Tablet-based point of sale and other integrated payment systems are advancing quickly, but there are some obstacles in the road to domination—particularly for providers that didn't plan ahead for EMV-chip cards in the U.S.

Most mobile point of sale systems are like those popularized by Square: simple, inexpensive magnetic-stripe card readers designed to work with many kinds of smartphones and tablets. These vendors disrupted the merchant acquiring market by providing technology off the pegs of pharmacies and office supply stores. But the simple, cheap approach to sales may not last as the EMV-chip standard makes the less secure magnetic-stripe readers obsolete.

"For some of the earliest developers of tablet point of sale systems a few years ago, some did not fully believe that the EMV migration would stick," said Michael Misasi, a research analyst at Mercator Advisory Group.

A quick look at attitudes within the acquiring industry suggests ascendency for tablet point of sale systems. Citing merchant acquirer and ISO polling from the Electronic Transaction Association and Goldman Sachs, Mercator published a report this week stating that more than 72% of respondents believe tablet point of sale systems are the biggest risk to traditional point of sale providers — a much larger threat than cloud-based point of sale systems, which came in at 23%, and smartphones at 21%. 

Also, about 42% of respondents said the technology's ability to integrate payments with other services poses a risk to traditional point of sale terminals. Integration is seen as a much larger threat than overall value (23%) or better function (19%).

"It's really impressive with how quickly tablets have caught on," Misasi said, noting that among small to mid-sized businesses tablets are popular because the devices are easy to use—and also because of the value added by internet connectivity. "The tablets can run software for things like electronic loyalty programs that replace punch cards. And if it's a restaurant or café they can have a menu system that tracks employees' time and can do a lot of things besides just taking payments."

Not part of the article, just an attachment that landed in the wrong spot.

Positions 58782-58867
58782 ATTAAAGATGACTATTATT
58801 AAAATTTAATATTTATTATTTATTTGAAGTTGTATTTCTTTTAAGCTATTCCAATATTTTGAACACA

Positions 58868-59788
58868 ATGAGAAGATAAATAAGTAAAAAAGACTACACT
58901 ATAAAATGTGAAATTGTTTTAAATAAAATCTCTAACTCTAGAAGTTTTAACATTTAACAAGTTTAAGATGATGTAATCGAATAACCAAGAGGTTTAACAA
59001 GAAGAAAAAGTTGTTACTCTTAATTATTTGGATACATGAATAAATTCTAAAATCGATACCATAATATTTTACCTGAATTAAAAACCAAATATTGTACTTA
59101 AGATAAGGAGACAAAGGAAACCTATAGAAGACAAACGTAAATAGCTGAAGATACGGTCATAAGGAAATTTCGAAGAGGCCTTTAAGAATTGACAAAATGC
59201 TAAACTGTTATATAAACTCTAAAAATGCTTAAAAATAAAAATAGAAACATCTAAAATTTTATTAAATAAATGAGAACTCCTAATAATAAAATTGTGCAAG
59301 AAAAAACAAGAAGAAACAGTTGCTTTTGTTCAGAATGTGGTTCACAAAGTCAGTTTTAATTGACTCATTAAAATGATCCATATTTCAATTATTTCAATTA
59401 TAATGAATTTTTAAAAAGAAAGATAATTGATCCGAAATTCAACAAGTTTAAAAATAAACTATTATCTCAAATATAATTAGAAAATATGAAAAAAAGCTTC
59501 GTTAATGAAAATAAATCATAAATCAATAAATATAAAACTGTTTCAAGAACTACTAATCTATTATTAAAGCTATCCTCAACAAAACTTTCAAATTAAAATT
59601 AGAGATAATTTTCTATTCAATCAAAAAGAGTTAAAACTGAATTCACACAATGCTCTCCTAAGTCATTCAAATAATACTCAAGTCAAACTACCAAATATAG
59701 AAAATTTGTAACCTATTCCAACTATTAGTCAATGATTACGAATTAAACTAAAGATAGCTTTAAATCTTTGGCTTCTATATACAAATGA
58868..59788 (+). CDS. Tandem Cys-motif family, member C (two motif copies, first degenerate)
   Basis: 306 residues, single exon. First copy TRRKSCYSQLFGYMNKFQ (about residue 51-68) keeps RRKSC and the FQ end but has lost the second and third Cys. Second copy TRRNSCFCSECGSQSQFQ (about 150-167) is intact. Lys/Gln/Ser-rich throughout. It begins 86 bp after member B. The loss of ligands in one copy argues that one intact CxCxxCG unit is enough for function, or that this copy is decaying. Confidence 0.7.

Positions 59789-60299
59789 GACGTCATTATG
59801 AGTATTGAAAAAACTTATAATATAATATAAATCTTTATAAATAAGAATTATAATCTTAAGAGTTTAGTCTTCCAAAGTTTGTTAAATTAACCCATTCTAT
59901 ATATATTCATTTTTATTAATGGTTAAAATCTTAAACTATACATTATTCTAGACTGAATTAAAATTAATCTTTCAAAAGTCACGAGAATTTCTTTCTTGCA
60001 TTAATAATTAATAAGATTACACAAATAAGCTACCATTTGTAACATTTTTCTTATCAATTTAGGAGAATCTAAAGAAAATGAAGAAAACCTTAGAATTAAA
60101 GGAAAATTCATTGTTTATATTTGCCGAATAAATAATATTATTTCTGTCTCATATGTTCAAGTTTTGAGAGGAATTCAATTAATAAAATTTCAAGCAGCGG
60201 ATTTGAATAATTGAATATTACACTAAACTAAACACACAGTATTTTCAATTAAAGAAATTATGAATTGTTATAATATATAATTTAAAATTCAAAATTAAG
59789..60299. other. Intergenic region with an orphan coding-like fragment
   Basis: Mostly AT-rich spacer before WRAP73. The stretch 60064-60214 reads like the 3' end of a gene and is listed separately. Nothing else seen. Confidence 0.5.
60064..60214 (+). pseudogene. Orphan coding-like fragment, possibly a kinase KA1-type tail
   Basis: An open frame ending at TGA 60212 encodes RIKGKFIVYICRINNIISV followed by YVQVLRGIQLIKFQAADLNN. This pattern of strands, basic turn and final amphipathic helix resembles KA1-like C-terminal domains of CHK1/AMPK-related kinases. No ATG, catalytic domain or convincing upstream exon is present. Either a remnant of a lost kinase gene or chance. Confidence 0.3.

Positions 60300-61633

The trend toward integrated points of sale has fueled a wave of M&A in the traditional acquirer industry, since incumbents are being forced to open their checkbooks to quickly build out integrated merchant services for tablets and other devices.

In the past year, First Data acquired marketing company Perka, which it added to Clover, a tablet point of sale system that First Data purchased in 2013. Also last year, Vantiv purchased Mercury Payments and Heartland acquired several companies that offer integrated and digital payment services, such as Leaf, MCS, TouchNet and Sapient.

The trend toward integrated point of sale technology has been particularly hard on ISOs, according to Mercator, noting ISOs are locked in a "downward spiral" of price competition because they are the most commoditized providers in the merchant acquiring value chain. The ISO sales and service business model no longer resonates with merchants, which are increasingly aware of the rapid pace of innovation in point of sale technology, Mercator reported.

The market for tablet payments is still relatively small. About 12% of merchants with between $100,000 and $10 million in annual revenue accept payments with a tablet, according to Javelin Strategy & Research.

But that's poised to expand, said Mary Monahan, executive vice president and director of mobile for Javelin. "Mobile point of sale systems have many advantages over traditional point of sale, such as lower cost of hardware, easier application, simple fast integration, no merchant account required, low turndown rates, low cost acceptance rates, portable access, improved user interface, consumer wallet integration, etc.," Monahan said.

But it's not all smooth sailing for point of sale technology developers. The EMV migration is accelerating in the U.S., boosted by the data breaches over the past year and the card networks' affirmation that the October 2015 EMV liability shift for companies outside of the petroleum industry was still in play, Misasi said.

"The biggest thing that has to be figured out by the tablet point of sale industry is the transition to EMV," he said. "Some of the providers have already come out with new models that support EMV, but for others it's going to be a change."

The EMV migration is splitting the mobile point of sale market. Relatively early players such as Square are now adding the technology, others such as PayPal only offer EMV acceptance outside the U.S., and newer entrants such as Poynt have touted EMV acceptance early on.

Many developers may also have to charge for EMV acceptance after offering magnetic-stripe payments for free. The good news for tablet point of sale developers is price does not seem to be major factor. Less than 12% of the Goldman survey respondents felt "competitive pricing" of new integrated point of sale technology was a threat to traditional point of sale providers, far behind other factors such as merchant services.

"For the micro merchants, where Square started, the blended processing rate will still be more competitive than what the merchants could get from traditional acquirers.  But as you go up in merchant size, the EMV-compatible solutions will get more expensive," Misasi said.

EMV is a short-term hurdle that means slightly higher prices, but it will also bring better security Monahan noted. "There are other hurdles with tablets—they can break and they easily 'walk away,' but these can be overcome," she said.

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